3,500 bbl/day (2014 est.)
Refined petroleum products - exports3,743 bbl/day (2013 est.)
42 bbl/day (2013 est.)
Refined petroleum products - imports26,560 bbl/day (2013 est.)
3,552 bbl/day (2013 est.)
Carbon dioxide emissions from consumption of energy7.3 million Mt (2013 est.)
500,000 Mt (2013 est.)
Electricity accesspopulation without electricity: 6,400,000
electrification - total population: 55%
electrification - urban areas: 90%
electrification - rural areas: 28% (2013)
population without electricity: 1,200,000
electrification - total population: 36%
electrification - urban areas: 60%
electrification - rural areas: 2% (2013)

Telecommunications

SenegalThe Gambia
Telephones - main lines in usetotal subscriptions: 300,219
subscriptions per 100 inhabitants: 2 (July 2015 est.)
total subscriptions: 45,000
subscriptions per 100 inhabitants: 2 (July 2015 est.)
Telephones - mobile cellulartotal: 14.959 million
subscriptions per 100 inhabitants: 107 (July 2015 est.)
total: 2.586 million
subscriptions per 100 inhabitants: 131 (July 2015 est.)
Telephone systemgeneral assessment: good system with microwave radio relay, coaxial cable and fiber-optic cable in trunk system
domestic: generally reliable urban system with a fiber-optic network; about two-thirds of all fixed-line connections are in Dakar; mobile-cellular service is steadily displacing fixed-line service, even in urban areas
international: country code - 221; the ACE fiber-optic cable connects Senegal to Europe, the SAT-3/WASC provides fiber-optic connectivity to Europe and Asia, and Atlantis-2 provides connectivity to South America; satellite earth station - 1 Intelsat (Atlantic Ocean) (2017)
general assessment: adequate microwave radio relay and open-wire network; state-owned Gambia Telecommunications partially privatized in 2007
domestic: combined fixed-line and mobile-cellular teledensity, aided by multiple mobile-cellular providers, is roughly 130 per 100 persons
international: country code - 220; microwave radio relay links to Senegal and Guinea-Bissau; a landing station for the Africa Coast to Europe (ACE) undersea fiber-optic cable completed in 2011 and launched in 2012; satellite earth station - 1 Intelsat (Atlantic Ocean) (2015)
Internet country code.sn
.gm
Internet userstotal: 3.031 million
percent of population: 21.7% (July 2015 est.)
total: 337,000
percent of population: 17.1% (July 2015 est.)
Broadcast mediastate-run Radiodiffusion Television Senegalaise (RTS) broadcasts TV programs from five cities in Senegal; in most regions of the country, viewers can receive TV programming from at least 7 private broadcasters; a wide range of independent TV programming is available via satellite; RTS operates a national radio network and a number of regional FM stations; at least 7 community radio stations and 18 private-broadcast radio stations are available; transmissions of at least 5 international broadcasters are accessible on FM in Dakar (2017)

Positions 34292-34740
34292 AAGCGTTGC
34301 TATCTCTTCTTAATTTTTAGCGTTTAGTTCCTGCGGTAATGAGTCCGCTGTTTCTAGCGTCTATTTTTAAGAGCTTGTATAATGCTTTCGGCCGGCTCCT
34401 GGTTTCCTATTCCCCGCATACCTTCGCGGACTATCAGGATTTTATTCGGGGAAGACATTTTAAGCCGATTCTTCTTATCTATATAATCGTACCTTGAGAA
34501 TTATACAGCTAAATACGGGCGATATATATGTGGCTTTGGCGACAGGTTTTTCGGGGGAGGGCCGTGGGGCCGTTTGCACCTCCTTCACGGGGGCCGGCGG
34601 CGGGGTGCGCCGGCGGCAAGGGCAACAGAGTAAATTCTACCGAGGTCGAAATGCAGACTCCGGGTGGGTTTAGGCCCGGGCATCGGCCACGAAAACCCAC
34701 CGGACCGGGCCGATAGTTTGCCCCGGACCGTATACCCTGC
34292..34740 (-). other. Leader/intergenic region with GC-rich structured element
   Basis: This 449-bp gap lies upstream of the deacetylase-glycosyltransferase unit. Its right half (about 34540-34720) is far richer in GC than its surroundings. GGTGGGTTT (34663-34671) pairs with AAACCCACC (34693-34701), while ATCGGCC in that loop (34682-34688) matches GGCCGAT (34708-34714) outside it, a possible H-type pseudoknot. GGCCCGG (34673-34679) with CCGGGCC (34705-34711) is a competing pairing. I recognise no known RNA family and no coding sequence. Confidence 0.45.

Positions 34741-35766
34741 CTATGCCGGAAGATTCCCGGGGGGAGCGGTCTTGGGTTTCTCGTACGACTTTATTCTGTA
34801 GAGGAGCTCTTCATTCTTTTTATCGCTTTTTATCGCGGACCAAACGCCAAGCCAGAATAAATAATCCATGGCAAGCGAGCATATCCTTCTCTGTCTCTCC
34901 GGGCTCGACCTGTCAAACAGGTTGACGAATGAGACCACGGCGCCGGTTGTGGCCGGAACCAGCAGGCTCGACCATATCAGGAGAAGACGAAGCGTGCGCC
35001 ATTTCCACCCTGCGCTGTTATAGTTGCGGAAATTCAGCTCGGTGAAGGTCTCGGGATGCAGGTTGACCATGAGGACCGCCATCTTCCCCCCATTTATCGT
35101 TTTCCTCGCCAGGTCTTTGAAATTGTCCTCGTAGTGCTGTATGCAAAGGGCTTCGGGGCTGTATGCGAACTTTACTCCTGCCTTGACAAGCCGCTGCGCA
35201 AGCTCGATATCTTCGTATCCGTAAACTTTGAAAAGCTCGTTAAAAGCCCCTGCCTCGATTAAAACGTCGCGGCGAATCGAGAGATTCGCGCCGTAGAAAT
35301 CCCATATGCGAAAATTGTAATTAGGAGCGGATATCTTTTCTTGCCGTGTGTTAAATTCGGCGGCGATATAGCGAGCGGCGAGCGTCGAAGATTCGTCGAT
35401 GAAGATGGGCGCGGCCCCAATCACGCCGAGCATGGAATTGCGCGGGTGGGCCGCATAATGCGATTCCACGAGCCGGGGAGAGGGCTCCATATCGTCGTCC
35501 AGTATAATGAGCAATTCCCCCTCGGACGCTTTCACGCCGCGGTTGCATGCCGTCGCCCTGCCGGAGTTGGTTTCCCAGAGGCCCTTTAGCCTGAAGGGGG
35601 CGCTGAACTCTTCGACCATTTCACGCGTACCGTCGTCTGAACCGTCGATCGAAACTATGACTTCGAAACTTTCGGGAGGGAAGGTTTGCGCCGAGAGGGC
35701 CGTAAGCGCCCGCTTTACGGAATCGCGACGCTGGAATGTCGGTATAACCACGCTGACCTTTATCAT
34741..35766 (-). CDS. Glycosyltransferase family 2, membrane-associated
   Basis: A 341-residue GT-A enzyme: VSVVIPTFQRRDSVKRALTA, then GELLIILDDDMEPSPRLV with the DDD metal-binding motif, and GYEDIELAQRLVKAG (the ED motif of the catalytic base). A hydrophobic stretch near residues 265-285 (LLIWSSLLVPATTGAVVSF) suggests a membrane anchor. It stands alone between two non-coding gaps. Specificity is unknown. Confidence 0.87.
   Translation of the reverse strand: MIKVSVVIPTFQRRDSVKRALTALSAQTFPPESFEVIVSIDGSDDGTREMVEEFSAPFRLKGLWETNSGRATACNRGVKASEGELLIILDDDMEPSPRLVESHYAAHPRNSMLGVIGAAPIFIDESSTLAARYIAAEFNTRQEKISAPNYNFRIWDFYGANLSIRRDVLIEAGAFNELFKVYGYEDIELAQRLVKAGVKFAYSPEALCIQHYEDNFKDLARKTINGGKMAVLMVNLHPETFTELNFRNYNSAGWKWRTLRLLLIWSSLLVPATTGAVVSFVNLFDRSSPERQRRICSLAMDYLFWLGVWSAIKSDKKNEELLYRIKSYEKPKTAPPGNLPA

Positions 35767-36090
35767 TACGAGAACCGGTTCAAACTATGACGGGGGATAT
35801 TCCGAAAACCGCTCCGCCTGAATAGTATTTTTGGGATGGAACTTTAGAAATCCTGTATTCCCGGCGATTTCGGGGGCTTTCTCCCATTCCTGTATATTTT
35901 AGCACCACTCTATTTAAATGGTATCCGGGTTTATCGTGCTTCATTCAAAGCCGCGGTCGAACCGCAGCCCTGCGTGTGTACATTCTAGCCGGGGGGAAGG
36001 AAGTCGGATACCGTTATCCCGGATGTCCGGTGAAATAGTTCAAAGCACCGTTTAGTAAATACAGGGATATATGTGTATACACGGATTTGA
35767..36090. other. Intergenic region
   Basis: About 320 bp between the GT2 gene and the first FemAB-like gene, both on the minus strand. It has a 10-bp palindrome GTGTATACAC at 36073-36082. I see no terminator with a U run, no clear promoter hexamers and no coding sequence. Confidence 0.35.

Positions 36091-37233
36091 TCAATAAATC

state-owned, single-channel TV service; state-owned radio station and 15 privately owned radio stations; 6 community radio stations; transmissions of multiple international broadcasters are available, some via shortwave radio; cable and satellite TV subscription services are obtainable in some parts of the country (2015)

Transportation

SenegalThe Gambia
Roadwaystotal: 16,496 km
paved: 5,957 km (includes 72 km of expressways)
unpaved: 10,539 km (2017)
total: 3,740 km
paved: 711 km
unpaved: 3,029 km (2011)
Waterways1,000 km (primarily on the Senegal, Saloum, and Casamance Rivers) (2012)
390 km (on River Gambia; small oceangoing vessels can reach 190 km) (2010)
Ports and terminalsmajor seaport(s): Dakar
major seaport(s): Banjul
Merchant marinetotal: 9
by type: passenger 7, cargo 2
note: excludes numerous ocean-going pirogues operating in Senegal's coastal waters and rivers (2017)
total: 4
by type: passenger/cargo 3, petroleum tanker 1 (2010)
Airports20 (2013)
1 (2013)
Airports - with paved runwaystotal: 9
over 3,047 m: 2
1,524 to 2,437 m: 6
914 to 1,523 m: 1 (2013)
total: 1
over 3,047 m: 1 (2013)

Military

SenegalThe Gambia
Military branchesSenegalese Armed Forces: Army, Senegalese National Navy (Marine Senegalaise, MNS), Senegalese Air Force (Armee de l'Air du Senegal) (2017)
Office of the Chief of Defense Staff: Gambian National Army (GNA), Gambian Navy (GN), Republican National Guard (RNG) (2010)
Military service age and obligation18 years of age for voluntary military service; 20 years of age for selective conscript service; 2-year service obligation; women have been accepted into military service since 2008 (2013)
18 years of age for male and female voluntary military service; no conscription; service obligation 6 months (2012)
Military expenditures - percent of GDP1.89% of GDP (2017 est.)
1.73% of GDP (2016)
1.58% of GDP (2015)
1.57% of GDP (2014)
1.6% of GDP (2013)
1.48% of GDP (2015)
1.72% of GDP (2014)
1.15% of GDP (2013)
1.22% of GDP (2012)

Transnational Issues

SenegalThe Gambia
Disputes - internationalcross-border trafficking in persons, timber, wildlife, and cannabis; rebels from the Movement of Democratic Forces in the Casamance find refuge in Guinea-Bissau
attempts to stem refugees, cross-border raids, arms smuggling, and other illegal activities by separatists from southern Senegal's Casamance region, as well as from conflicts in other west African states
Refugees and internally displaced personsrefugees (country of origin): 13,683 (Mauritania) (2016)
IDPs: 24,000 (clashes between government troops and separatists in Casamance region) (2016)
refugees (country of origin): 7,470 (Senegal) (2016)

Source: CIA Factbook